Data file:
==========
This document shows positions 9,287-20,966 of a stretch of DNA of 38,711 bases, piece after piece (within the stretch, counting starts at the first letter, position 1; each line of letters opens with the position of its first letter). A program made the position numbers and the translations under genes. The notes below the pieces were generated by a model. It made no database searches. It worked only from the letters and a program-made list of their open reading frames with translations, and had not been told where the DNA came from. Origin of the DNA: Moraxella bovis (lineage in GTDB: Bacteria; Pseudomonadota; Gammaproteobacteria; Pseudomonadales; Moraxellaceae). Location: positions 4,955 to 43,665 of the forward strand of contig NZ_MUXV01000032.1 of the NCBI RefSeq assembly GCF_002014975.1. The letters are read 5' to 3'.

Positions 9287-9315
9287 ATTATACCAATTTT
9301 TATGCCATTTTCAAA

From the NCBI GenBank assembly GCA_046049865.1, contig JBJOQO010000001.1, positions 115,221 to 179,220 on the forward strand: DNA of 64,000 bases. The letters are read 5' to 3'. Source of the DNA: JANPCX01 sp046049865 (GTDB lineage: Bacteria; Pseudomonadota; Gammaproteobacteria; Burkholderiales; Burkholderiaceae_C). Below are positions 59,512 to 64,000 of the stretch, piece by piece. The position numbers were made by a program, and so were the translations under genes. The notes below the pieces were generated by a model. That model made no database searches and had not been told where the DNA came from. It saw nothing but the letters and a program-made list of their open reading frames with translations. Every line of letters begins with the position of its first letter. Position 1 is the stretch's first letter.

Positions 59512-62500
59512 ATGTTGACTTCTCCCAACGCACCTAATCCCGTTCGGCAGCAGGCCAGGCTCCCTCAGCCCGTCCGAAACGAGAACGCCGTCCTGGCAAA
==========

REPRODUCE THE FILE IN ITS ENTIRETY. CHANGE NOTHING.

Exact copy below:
This document shows positions 9,287-20,966 of a stretch of DNA of 38,711 bases, piece after piece (within the stretch, counting starts at the first letter, position 1; each line of letters opens with the position of its first letter). A program made the position numbers and the translations under genes. The notes below the pieces were generated by a model. It made no database searches. It worked only from the letters and a program-made list of their open reading frames with translations, and had not been told where the DNA came from. Origin of the DNA: Moraxella bovis (lineage in GTDB: Bacteria; Pseudomonadota; Gammaproteobacteria; Pseudomonadales; Moraxellaceae). Location: positions 4,955 to 43,665 of the forward strand of contig NZ_MUXV01000032.1 of the NCBI RefSeq assembly GCF_002014975.1. The letters are read 5' to 3'.

Positions 9287-9315
9287 ATTATACCAATTTT
9301 TATGCCATTTTCAAA

From the NCBI GenBank assembly GCA_046049865.1, contig JBJOQO010000001.1, positions 115,221 to 179,220 on the forward strand: DNA of 64,000 bases. The letters are read 5' to 3'. Source of the DNA: JANPCX01 sp046049865 (GTDB lineage: Bacteria; Pseudomonadota; Gammaproteobacteria; Burkholderiales; Burkholderiaceae_C). Below are positions 59,512 to 64,000 of the stretch, piece by piece. The position numbers were made by a program, and so were the translations under genes. The notes below the pieces were generated by a model. That model made no database searches and had not been told where the DNA came from. It saw nothing but the letters and a program-made list of their open reading frames with translations. Every line of letters begins with the position of its first letter. Position 1 is the stretch's first letter.

Positions 59512-62500
59512 ATGTTGACTTCTCCCAACGCACCTAATCCCGTTCGGCAGCAGGCCAGGCTCCCTCAGCCCGTCCGAAACGAGAACGCCGTCCTGGCAAA